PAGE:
In academic writing you almost always make use of the work of others. It is important to refer correctly to the sources you are citing. On this page you will find information about citing.
What is citing?
Citing is to copy verbatim from a text in a publication.
Conditions of citing
Citing is allowed, provided that the following conditions are met:
- The source is stated correctly
- The quote is copied verbatim (no translation)
- Beginning and end of the citation are clearly indicated (for example using quotation marks)
- The quote is relevant to your argument and is only a small part of your text. The quote is not meant to embellish the publication.
For what do I use citations?
You use citations to illustrate your point or if you want to analyse the original phrasing of somebody else.
What do I have to bear in mind when citing?
You are not allowed to use citations as a replacement of your own text. This means that a paper may never consist of citations pieced together. This is plagiarism, even if you do refer to the source!
Please be aware that you do not take the citation out of its original context. For instance, it must be made clear if the citation is meant ironically. So always cite in accordance with the intentions of the original author.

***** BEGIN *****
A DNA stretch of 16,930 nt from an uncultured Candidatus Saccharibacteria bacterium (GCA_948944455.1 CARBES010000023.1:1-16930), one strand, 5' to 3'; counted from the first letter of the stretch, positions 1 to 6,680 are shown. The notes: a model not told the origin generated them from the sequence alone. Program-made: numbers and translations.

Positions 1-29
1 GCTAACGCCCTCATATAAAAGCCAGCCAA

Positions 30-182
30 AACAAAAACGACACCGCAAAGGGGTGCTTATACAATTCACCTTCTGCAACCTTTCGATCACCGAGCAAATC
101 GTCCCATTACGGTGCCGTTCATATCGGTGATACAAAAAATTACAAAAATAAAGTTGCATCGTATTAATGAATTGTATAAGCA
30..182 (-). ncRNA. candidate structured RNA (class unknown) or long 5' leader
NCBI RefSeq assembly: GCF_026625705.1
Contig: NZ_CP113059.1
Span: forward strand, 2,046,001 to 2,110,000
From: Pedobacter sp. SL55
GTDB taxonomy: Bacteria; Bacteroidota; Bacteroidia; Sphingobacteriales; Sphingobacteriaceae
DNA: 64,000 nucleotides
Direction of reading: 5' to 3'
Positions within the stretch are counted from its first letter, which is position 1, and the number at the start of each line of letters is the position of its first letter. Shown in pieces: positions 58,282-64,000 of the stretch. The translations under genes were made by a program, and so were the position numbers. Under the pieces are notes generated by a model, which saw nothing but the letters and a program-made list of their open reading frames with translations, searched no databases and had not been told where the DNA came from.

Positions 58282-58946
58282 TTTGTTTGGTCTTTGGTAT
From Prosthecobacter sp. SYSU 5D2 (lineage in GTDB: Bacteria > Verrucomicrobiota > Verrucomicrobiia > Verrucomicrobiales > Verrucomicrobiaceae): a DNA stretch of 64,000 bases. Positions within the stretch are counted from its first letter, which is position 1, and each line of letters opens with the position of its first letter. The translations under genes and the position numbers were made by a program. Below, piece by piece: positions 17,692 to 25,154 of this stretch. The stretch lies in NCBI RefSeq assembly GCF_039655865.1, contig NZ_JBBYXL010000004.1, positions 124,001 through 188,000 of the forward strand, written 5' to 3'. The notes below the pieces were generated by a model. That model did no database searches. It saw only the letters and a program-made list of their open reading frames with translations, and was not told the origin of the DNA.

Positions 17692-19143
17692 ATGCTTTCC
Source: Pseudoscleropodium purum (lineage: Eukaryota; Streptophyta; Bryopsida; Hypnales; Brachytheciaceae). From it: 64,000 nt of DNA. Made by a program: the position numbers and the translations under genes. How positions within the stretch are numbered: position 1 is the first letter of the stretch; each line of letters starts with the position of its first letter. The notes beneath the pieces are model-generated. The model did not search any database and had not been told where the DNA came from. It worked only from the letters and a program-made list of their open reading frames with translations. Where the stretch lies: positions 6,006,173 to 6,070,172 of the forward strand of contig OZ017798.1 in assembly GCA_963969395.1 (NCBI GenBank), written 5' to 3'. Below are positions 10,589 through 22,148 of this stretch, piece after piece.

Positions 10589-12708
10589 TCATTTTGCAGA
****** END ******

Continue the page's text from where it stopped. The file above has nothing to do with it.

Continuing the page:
How much text can I cite?
How much text you can cite depends on the purpose of the citation and the length of the source text. Sometimes one line is enough, another time a whole paragraph is needed. Rule of thumb: for each cited line, write two lines yourself in which you elaborate on the citation.
What is paraphrasing?
Paraphrasing is reproducing ideas from a source in your own words. For instance when the original passage is long or complicated. Paraphrasing is allowed, providing that you meet the following conditions:
- state the source correctly
- indicate clearly which part contains your own ideas and which is the part you have copied.
In paraphrasing it is important that you describe the ideas of others in your own words. Merely changing a few words, or the order of the sentence is not enough. This will be seen as plagiarism. Verbatim copying of somebody else’s text is usually better, followed by your own ideas.
How to cite and paraphrase?
You must always state your sources. How you do so, depends on the citation style you choose or are obliged to use.
Well known citation styles are (explanation in Dutch only):
- Modern Language Association (MLA) citation style
- American Psychological Association (APA) citation style
- Vancouver citation style
Tips on citing
- Whether you use a formal set of citation rules or not, always keep in mind:
- Completeness: note down in your reading list all information you need to retrace the source (in the used version/edition)
- Unambiguity and consistency: note down the same kind of sources in a consequent manner
- Keep to the citation style recommended
- In the case of many citations, use a reference management tool such as RefWorks, Endnote, Zotero, Papers or Mendeley. These tools will save you a lot of time
More information about citing